Lifton tells us that two coffins were delivered to the Bethesda morgue. First, the President’s altered body arrived from parts unknown (presumably Walter Reed Army Hospital) in a pinkish gray metal casket. The bronze ceremonial casket that left Parkland Hospital bearing the President’s remains arrived later. It was allegedly empty. Through sleight of hand, the body was replaced in the bronze casket in which it left Dallas. That casket was taken outside the hospital and brought back in bearing the body. The two caskets were switched somewhere in the middle of this farce without anyone noticing. Integral to the plot, according to Lifton, was the alleged deception foisted upon the military honor guard that was supposed to meet the President’s casket at the hospital and carry it into the morgue. He alleges that, for a time, the honor guard lost track of their charge after the Navy ambulance that we all saw on television at Andrews Air Force Base arrived on the hospital grounds. The confusion allegedly resulted from the conspirators’ use of an unmarked black hearse to spirit the body into the morgue. Lifton implies that the honor guard erroneously regarded this as a decoy ambulance.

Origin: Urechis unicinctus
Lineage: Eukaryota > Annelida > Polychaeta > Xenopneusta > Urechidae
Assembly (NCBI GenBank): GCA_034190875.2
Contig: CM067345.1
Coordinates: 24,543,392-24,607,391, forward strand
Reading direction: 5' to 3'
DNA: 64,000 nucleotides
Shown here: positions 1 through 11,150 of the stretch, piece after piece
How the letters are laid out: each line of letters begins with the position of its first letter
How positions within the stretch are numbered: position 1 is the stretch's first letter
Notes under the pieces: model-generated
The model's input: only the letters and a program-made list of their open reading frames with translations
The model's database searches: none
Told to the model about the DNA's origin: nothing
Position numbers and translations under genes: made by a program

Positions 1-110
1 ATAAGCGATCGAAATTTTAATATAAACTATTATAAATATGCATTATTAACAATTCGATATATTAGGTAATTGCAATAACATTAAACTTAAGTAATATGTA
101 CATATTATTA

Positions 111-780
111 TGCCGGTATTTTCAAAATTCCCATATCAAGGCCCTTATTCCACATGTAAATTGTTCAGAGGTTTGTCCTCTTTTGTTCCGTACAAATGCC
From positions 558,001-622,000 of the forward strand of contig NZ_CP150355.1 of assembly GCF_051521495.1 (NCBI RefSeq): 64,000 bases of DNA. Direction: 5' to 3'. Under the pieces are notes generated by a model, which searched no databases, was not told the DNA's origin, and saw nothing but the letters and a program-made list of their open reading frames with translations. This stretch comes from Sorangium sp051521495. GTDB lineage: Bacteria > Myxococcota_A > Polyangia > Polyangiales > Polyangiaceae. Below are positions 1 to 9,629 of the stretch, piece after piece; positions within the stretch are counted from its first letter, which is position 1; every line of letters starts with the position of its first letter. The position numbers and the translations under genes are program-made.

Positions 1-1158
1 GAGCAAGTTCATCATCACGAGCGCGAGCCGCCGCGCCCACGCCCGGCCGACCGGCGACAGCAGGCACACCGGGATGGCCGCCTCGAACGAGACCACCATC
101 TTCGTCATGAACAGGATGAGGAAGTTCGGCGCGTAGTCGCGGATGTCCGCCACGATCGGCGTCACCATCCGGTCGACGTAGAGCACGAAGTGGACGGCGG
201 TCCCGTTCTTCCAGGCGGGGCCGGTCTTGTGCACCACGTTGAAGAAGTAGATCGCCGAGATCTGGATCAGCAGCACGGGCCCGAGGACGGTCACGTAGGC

As author Thomas Powers succinctly noted about Lifton’s theory, “This is something he figured out.” (Powers, Thomas and Alan Rich, “Robbing the Grave”, New York Magazine, February 23, 1981, p. 46)

For simplicity’s sake, we might do well to first review the report of FBI Agents Sibert and O’Neill. They wrote:

On arrival at the Medical Center, the ambulance stopped in front of the main entrance, at which time Mrs. JACQUELINE KENNEDY and Attorney General ROBERT KENNEDY embarked from the ambulance and entered the building. The ambulance was thereafter driven around to the rear entrance where the President’s body was removed and taken into the autopsy room. Bureau agents assisted in the moving of the casket to the autopsy room. A tight security was immediately placed around the autopsy room by the Naval facility and the U.S. Secret Service. Bureau agents made contact with ROY KELLERMAN…